When Jonathan Grayson went to the Kane County courthouse on March 6, he wasn’t expecting to walk out a free man. The 30-year-old had spent 10 years in prison for murder, and he still had another 65 years of prison ahead.
But Grayson didn’t commit the murder that led to his incarceration, and on March 6, a Kane County judge overturned his conviction.
“When I first shook his hand, he was still in disbelief,” says Steven Schott, a third-year law student at the University of Illinois Urbana-Champaign. Schott is part of the Illinois Innocence Project, a group of students, professors and attorneys based at the University of Illinois Springfield which works to free from prison people who are convicted of crimes they didn’t commit.
“He walked into court that day thinking he was going to remain in prison, but he walked out a free man,” Schott says. “He’s starting to get back into society. It’s pretty great.”
Grayson, formerly known as Jonathan Moore, was convicted in 2002 of the Aurora murder of Shaun Miller and the attempted murder of Leroy Starks. Starks identified Grayson as the shooter from a photo lineup, and Grayson was convicted and sentenced to 75 years in prison. But in 2011, Aurora police discovered new evidence that Grayson wasn’t the shooter. Responding to a report of shootings in an east Aurora neighborhood, the police recovered a 9mm pistol later matched to the bullets that killed Miller in 2000. Grayson had spent 10 years in prison while the real killer apparently roamed free.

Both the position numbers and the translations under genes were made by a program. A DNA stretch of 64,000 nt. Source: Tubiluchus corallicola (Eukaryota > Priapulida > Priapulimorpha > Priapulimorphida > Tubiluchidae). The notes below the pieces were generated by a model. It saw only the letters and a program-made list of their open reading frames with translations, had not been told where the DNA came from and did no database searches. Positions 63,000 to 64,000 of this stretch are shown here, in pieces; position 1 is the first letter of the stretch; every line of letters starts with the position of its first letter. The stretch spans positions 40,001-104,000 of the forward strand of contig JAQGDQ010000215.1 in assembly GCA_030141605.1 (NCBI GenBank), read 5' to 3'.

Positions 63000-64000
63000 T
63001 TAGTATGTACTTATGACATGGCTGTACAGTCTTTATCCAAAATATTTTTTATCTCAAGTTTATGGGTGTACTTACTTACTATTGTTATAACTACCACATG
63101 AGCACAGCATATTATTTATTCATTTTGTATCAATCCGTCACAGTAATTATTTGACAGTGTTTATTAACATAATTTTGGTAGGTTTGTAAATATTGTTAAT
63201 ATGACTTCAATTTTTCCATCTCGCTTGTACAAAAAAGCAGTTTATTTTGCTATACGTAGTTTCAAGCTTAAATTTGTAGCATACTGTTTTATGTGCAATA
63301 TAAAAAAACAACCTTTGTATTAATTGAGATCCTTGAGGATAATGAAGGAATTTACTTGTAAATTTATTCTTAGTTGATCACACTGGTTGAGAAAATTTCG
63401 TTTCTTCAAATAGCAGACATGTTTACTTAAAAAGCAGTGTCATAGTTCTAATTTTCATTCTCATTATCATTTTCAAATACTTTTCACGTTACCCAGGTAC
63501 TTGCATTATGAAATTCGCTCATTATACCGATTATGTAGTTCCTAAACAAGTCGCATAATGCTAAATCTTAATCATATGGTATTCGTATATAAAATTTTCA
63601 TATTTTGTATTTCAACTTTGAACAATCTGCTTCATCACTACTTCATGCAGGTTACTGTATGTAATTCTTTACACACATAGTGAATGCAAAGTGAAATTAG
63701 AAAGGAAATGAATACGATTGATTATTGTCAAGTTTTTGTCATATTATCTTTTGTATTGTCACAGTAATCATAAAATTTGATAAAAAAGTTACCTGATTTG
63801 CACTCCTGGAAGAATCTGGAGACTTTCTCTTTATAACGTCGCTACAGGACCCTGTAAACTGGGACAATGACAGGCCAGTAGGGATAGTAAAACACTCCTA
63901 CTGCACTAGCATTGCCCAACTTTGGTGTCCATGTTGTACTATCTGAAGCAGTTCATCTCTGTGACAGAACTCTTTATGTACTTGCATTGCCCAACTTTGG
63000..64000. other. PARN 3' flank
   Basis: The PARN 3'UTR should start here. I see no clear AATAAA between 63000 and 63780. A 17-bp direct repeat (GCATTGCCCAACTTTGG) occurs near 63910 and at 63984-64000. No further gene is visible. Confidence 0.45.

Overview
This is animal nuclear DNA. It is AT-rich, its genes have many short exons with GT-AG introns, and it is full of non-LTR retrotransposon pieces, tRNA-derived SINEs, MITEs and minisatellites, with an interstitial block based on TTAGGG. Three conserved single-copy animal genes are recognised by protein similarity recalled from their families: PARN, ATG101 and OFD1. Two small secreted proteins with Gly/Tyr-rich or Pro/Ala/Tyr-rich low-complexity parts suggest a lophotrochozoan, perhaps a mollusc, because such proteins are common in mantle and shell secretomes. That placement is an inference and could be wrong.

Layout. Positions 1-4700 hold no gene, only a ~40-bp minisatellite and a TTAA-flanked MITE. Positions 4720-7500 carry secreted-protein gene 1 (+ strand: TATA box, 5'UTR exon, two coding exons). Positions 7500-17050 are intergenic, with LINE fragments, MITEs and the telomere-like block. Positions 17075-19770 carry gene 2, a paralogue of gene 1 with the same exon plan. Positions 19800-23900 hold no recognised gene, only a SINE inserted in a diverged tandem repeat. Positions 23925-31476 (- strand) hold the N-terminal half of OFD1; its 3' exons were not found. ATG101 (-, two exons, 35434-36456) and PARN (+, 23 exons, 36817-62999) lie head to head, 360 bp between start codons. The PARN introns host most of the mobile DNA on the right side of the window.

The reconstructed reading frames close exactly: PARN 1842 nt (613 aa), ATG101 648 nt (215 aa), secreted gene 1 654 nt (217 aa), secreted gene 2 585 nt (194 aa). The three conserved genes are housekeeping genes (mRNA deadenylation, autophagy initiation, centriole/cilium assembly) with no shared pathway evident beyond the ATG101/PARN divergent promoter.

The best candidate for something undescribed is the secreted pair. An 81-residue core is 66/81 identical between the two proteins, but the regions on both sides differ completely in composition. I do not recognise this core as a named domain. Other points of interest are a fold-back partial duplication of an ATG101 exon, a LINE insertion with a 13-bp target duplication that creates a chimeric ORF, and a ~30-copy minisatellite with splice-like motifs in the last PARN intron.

Grayson’s exoneration is the fourth for the Illinois Innocence Project, and it marks several changes for the group, now in its 11th year. Formerly known as the Downstate Illinois Innocence Project, the group has dropped “Downstate” from its name, signaling its expansion statewide. To facilitate that expansion, the project is joining forces with the state’s three public law schools, which also allows for a larger caseload. Meanwhile, the project has added two full-time lawyers and one part-time lawyer, providing valuable legal guidance to the quickly growing body of students involved in gaining justice for the wrongly convicted.
The Illinois Innocence Project started in 2001, in response to a call-to-arms by Barry Scheck, a New York attorney. Though Scheck is perhaps most famous for his role on O.J. Simpson’s defense team, he is considered one of the forefathers of innocence projects in the United States. At a 1998 conference in Chicago, Scheck urged attorneys, judges and professors around the U.S. to establish a network of innocence projects to deal with the emerging problem of wrongful convictions.
Three people in Springfield responded to that call in 2001, establishing a small but focused project at UIS.
Read full article here…